It’s a cosmic irony that here we are living this strange, extraordinary, ordinary life as human beings, experiencing this unknowable thing yet we spend our time wishing we were elsewhere and different. We spend each moment measuring our achievements and rewards against our peers, settling scores and making deposits into an account we can never redeem. In each moment the mysterious treasures of a real human life trickle through our fingers. There is no substitute for living this real life.
The universe is always speaking to us. It is a language we have forgotten how to speak, though we have always known it. We have taught ourselves many other languages, complicated and beautiful languages but we have forgotten how to speak our mother tongue, the language of reality. Reality tells us just what it is. Roads tell us that they are roads. Flowers that they are flowers. They use the words of the Buddha. The rain in the mountains has the sound and form of the Buddha. The roar of the traffic on a shopping Saturday is the roar of the Buddha. The smiles of our friends are the smiles of the Buddha. The wind in the grass is the Buddha whispering as grass. Reality speaks to us in our first language. When we sit quietly, striving for nothing, we remember our first language. We can hear it again and we can speak it. In the silence, the truth of our life unfolds.
There is a beach called Vallay Strand on North Uist in Scotland’s Outer Hebrides. It’s about a mile of white sand facing the Sound of Harris and bounded by the thick carpet of wildflowers called ‘machair’. It’s rarely visited except by otters and the odd sea eagle.
We refer to the beach as if it were a discrete entity that exists separate from its environment. The stupid ghost our frontal lobe invents to act for us decides to designate for all eternity this strip of sand, rock and grass. When the tide comes in, that beach is submerged. When the tide goes out the beach is huge and quite different from our mental picture. What we call a ‘beach’ has no distinct existence. In fact it is never the same even for an instant. The action of tides, erosion, current, wind, drift and so on ensure that there is never one distinct beach that we can identify as ‘the beach.’
It is a literal scientific truth that the movement of molecules in this universe ensure that nothing is precisely the same in any two given instants. But also, at a conceptual level we create the world anew in front of us in every moment – ‘this is my environment now, a chair, a table.’ But the real beach facing us is now different, and now different and now different and now different. There is no beach anywhere in fact that actually fits our applied concept. Not only has that pesky ghost done this irritatingly reductive sleight of hand for this insubstantial beach we are facing now but for all beaches everywhere.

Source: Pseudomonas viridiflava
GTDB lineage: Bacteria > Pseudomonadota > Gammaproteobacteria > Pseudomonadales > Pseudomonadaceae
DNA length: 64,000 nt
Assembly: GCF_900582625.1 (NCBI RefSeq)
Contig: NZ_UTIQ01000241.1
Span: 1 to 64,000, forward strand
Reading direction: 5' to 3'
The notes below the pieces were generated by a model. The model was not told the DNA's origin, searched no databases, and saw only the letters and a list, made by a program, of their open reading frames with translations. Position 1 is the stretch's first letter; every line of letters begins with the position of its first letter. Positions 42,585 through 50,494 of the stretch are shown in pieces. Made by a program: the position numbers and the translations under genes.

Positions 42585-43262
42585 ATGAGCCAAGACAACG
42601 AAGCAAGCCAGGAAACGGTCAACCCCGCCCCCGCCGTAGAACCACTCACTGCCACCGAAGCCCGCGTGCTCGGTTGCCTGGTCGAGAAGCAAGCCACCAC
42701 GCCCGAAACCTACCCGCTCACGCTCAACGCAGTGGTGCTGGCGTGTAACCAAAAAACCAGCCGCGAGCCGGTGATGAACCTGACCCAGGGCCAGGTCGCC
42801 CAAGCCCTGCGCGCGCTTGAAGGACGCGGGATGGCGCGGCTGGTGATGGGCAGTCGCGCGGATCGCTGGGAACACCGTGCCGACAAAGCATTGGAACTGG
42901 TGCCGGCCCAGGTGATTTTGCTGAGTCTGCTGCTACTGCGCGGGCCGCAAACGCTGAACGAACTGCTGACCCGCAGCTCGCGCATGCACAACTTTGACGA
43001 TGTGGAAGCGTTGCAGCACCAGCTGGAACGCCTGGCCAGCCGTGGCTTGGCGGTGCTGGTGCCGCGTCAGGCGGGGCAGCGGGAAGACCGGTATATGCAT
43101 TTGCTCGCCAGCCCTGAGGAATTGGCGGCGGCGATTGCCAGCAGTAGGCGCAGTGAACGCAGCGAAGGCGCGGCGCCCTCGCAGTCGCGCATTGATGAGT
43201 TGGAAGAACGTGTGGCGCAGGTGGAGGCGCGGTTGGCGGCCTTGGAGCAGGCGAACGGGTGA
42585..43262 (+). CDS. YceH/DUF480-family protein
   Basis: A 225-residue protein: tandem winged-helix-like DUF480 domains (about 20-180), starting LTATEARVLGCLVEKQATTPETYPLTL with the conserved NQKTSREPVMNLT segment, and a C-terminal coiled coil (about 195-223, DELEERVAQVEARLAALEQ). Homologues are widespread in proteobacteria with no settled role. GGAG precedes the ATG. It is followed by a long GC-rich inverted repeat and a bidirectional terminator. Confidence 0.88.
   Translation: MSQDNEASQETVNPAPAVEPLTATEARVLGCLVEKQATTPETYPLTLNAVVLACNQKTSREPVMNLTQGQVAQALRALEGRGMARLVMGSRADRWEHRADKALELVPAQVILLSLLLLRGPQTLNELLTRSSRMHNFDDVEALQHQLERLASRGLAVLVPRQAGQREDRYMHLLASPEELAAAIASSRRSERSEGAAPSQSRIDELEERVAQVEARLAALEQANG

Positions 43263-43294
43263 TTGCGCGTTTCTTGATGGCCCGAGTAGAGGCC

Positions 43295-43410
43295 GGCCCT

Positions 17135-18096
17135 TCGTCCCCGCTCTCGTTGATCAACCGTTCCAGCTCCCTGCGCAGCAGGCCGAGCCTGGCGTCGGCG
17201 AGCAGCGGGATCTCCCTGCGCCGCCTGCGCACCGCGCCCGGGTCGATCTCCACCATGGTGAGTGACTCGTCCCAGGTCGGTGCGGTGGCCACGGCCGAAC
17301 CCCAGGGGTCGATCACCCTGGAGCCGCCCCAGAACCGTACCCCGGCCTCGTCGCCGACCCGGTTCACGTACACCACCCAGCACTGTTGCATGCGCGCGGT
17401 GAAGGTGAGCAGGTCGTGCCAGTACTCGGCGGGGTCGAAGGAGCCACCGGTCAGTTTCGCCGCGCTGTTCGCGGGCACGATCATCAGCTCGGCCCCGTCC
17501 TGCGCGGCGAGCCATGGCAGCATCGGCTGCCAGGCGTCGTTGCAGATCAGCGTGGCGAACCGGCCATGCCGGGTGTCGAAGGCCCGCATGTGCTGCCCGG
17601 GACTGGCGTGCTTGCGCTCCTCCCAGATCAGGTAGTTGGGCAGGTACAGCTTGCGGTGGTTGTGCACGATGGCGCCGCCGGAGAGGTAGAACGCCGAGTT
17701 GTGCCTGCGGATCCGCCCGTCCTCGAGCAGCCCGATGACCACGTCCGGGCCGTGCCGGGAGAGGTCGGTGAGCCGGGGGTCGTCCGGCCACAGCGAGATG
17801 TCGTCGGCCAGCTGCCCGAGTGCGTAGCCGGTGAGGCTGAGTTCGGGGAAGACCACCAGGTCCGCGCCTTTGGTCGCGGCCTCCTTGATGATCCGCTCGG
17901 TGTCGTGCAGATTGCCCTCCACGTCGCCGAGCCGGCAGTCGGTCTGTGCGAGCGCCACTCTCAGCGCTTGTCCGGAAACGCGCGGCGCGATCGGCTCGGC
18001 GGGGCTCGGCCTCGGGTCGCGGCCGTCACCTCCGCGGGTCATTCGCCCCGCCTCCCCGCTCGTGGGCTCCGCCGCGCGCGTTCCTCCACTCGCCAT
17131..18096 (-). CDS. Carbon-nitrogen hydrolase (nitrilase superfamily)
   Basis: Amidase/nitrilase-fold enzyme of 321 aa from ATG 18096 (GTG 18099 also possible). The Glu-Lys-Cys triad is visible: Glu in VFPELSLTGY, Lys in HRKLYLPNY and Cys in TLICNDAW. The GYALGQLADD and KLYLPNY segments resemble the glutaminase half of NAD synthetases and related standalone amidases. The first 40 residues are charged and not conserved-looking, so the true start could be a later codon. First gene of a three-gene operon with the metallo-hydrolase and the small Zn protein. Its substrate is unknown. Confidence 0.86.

This beach may be submerged, in which case we say, the tide has come in but the beach is underneath it. If we examine the way we conceptualise our world in each instant combined with the literal inaccuracy of the concepts we apply, this is nonsense. It’s a kind of superficial constructed reality that we use to communicate with each other, to civilise. But we should notice as we face this submerged beach, any future and any past of this beach is contained within this submerged beach. But the beach is submerged, has always been and will always be submerged. There never was a beach, there will never be a beach and beaches cannot describe beaches.
We can imagine the beach itself as one human sitting in the posture of zazen. Sometimes this person is submerged, drifting in the wide and deep ocean of prajna or reality, Sometimes exposed, just a distinct conceptualised beach, one person, imagining themselves alone, cut off from everything, we can call this the area of conscious thought. And sometimes the beach is part of the mainland, in action, moving with wind and rain. If we examine this analogy in the light of how we have described time and the action of our conscious minds, we can see that these distinctions don’t mean anything at all. Our concepts don’t match reality and the moment to match them to reality has passed anyway. Reality has manifested itself as a submerged beach, an exposed beach and the mainland. All of this ebb and flow are expressions of just one thing at any given moment that we cannot describe. We can’t say they are the same, because they are fundamentally different, they exist in separate dimensions. But each discrete state contains everything that exists of the other two (two for the sake of argument but actually countless numbers.)
Let’s return to our person in zazen. He or she is busy doing, thinking a lot. They move around in the posture, they readjust. They feel calm and without concerns or thoughts. They feel pain and hallucinate coloured lights. Like the beach we have described these are states of being of an entity we cannot describe doing zazen, an activity we have named and given concrete form but, like the beach, has no name, is unknowable and has no concrete form. All of these calm or disturbed states are what we call zazen and each of these states contains everything that exists of all the other states we can encounter that we call zazen.